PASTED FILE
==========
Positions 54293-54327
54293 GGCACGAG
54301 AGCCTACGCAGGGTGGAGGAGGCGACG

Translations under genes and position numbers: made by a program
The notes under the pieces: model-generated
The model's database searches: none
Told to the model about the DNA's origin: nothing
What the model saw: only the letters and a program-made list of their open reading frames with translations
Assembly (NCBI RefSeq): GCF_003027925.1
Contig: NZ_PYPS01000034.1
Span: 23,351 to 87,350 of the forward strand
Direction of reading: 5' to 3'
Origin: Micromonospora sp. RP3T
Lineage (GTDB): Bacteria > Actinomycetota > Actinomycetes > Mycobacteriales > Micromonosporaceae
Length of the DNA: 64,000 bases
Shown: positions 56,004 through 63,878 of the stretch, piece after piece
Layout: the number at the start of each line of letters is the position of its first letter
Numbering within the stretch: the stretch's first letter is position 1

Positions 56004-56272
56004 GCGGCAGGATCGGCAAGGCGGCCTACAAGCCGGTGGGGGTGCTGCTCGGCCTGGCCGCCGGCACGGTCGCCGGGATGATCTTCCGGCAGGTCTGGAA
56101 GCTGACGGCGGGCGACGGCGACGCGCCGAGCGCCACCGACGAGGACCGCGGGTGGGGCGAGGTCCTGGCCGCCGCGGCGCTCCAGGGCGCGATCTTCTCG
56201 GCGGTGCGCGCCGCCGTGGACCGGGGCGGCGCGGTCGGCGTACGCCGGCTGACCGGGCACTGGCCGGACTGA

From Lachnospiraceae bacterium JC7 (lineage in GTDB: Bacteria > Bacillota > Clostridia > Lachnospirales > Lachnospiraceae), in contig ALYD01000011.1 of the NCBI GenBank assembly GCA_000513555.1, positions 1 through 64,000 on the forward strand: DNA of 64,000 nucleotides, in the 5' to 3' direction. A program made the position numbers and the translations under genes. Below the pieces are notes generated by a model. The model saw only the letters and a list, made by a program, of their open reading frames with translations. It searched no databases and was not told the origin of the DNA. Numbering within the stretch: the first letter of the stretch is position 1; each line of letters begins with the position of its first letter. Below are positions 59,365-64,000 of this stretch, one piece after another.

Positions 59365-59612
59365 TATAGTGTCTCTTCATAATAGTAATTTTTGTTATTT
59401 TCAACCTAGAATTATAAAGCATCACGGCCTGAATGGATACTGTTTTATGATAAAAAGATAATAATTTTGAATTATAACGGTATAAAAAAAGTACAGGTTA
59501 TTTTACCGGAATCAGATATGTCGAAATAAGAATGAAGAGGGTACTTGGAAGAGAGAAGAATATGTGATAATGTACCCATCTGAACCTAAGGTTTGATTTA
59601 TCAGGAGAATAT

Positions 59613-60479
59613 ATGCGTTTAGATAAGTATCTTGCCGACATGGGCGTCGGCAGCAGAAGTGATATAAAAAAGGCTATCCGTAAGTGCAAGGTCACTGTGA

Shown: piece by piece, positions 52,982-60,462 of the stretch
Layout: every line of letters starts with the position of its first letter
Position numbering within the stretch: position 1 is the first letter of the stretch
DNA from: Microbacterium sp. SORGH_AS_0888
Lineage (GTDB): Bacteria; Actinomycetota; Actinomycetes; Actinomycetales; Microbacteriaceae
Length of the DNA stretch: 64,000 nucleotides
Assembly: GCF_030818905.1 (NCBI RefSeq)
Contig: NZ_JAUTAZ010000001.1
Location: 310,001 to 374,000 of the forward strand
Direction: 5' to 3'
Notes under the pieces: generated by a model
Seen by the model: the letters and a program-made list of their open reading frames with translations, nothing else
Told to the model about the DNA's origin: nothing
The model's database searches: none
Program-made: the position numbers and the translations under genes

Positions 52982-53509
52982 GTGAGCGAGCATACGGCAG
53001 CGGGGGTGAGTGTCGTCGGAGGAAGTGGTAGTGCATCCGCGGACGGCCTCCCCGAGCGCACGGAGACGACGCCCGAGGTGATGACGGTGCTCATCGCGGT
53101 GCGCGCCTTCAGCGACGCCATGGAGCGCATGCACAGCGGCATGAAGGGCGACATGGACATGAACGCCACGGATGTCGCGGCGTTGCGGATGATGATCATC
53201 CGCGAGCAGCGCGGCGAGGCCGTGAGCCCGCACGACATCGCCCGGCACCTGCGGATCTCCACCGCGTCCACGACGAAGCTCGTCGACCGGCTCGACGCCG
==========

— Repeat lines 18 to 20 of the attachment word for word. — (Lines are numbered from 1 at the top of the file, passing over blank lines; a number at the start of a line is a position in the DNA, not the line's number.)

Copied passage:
Numbering within the stretch: the stretch's first letter is position 1

Positions 56004-56272
56004 GCGGCAGGATCGGCAAGGCGGCCTACAAGCCGGTGGGGGTGCTGCTCGGCCTGGCCGCCGGCACGGTCGCCGGGATGATCTTCCGGCAGGTCTGGAA